On 08.08.2013 17:25, David McCann wrote:
> On Wed, 7 Aug 2013 23:23:56 +0200
> M Forster <[log in to unmask]> wrote:
>> Hello conlangers,
>> I'm currently working on relative clauses and considering different
>> placements. My language is mostly VSO and head-first and my current
>> model for relative clauses works like this (simplified):
>>      head-noun verb subject object REL
>>      "the man go he the bar who"
>>      "The man who went to the bar"
>> Now my question is: Do you know of any natlang that does this? I'd 
>> be
>> very interested to know.
> It's not really likely. A relative pronoun (uncommon anyway) is a
> combination pronoun and conjunction, and a conjunction must start the
> clause; how else would we know that it was a new clause?

In this language it's clear that a new clause starts because a verb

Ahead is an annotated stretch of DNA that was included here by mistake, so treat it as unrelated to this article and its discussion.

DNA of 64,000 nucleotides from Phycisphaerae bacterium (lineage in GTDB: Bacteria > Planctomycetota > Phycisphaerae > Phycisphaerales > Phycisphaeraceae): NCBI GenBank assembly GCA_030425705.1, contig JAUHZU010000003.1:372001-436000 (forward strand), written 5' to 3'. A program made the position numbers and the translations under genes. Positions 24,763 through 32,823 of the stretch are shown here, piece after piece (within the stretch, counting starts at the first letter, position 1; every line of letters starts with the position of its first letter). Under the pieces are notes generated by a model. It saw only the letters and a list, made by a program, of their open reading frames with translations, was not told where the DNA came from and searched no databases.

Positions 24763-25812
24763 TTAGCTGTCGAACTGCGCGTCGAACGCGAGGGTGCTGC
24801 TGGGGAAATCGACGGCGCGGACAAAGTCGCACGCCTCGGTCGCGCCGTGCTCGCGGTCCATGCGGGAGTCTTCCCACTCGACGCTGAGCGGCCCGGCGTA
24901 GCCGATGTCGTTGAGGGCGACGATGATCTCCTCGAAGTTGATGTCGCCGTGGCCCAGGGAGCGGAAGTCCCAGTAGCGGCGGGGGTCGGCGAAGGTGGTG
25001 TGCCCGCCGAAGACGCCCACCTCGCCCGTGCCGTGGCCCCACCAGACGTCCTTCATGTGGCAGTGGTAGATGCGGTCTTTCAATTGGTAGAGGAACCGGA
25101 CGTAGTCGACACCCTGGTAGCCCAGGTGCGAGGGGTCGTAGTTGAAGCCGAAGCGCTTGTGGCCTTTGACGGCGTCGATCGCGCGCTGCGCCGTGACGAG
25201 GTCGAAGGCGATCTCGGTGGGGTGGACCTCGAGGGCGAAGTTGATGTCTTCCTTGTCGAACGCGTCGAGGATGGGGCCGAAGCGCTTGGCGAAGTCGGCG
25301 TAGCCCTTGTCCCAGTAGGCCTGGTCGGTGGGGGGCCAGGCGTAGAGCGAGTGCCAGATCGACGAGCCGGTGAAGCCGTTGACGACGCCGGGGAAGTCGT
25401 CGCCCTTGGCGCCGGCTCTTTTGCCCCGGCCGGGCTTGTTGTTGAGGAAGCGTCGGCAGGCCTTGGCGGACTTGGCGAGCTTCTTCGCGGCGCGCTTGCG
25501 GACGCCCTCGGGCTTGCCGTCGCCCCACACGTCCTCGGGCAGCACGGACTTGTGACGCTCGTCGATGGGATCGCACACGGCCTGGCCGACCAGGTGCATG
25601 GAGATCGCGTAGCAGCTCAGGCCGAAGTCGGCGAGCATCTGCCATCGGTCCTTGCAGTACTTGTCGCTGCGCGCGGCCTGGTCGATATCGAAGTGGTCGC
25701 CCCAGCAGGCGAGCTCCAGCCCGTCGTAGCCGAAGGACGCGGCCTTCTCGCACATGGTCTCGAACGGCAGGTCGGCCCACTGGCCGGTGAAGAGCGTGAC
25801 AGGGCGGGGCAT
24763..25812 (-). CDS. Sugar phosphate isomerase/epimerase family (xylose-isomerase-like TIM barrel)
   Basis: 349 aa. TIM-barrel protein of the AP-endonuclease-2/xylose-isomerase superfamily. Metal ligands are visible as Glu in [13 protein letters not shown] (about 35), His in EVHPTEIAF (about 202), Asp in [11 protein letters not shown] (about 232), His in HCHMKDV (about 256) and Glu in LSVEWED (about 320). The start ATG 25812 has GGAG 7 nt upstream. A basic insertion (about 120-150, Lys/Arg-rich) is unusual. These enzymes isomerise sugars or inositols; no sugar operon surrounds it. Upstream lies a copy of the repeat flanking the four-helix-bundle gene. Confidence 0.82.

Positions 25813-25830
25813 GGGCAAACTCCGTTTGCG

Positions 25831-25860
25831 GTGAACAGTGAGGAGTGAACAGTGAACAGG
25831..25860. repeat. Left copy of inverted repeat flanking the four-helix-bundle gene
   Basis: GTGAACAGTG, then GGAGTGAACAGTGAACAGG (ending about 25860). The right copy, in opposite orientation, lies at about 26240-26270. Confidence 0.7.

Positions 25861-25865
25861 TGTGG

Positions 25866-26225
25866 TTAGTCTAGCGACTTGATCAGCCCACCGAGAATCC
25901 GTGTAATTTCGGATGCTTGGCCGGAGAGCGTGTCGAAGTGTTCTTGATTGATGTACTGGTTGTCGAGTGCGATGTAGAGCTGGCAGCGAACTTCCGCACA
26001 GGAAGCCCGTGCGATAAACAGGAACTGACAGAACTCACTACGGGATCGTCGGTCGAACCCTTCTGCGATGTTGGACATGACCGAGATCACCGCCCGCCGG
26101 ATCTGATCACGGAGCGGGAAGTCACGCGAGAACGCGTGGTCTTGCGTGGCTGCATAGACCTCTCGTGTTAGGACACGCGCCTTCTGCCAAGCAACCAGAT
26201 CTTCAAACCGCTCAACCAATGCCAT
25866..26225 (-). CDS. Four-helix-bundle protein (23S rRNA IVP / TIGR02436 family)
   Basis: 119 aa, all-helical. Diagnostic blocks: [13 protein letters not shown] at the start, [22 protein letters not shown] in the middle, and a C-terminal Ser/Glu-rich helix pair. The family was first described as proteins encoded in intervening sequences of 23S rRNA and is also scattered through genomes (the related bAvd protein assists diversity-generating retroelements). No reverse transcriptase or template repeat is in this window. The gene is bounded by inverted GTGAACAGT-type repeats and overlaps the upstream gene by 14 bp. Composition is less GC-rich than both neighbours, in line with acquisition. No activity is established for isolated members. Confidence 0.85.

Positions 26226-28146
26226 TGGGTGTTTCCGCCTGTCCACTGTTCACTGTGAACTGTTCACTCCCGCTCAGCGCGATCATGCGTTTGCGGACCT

always starts a new clause, and the arguments follow the verb. The 
relative "pronoun" here would *end* the clause, and be a way to specify 
the type of relative clause at hand; e.g. there could be different ones 
for incidental and restrictive clauses.

Of course it's very possible that this kind of construction isn't found 
in any natural language.

> In English we
> have to stick with that even when the result is ambiguous:
> That is the model whom the artist helped to paint.
> A more common pattern is to have a conjunction and pronoun:
> *That is the model that the artist helped to paint her
> *That is the model that the artist helped her to paint
> So
> man who go bar
> man that go [he] bar
> The shared subject is generally dropped in the subordinate clause

Yes, but some languages don't drop it. In any case, this point is not 
so important to the question at hand.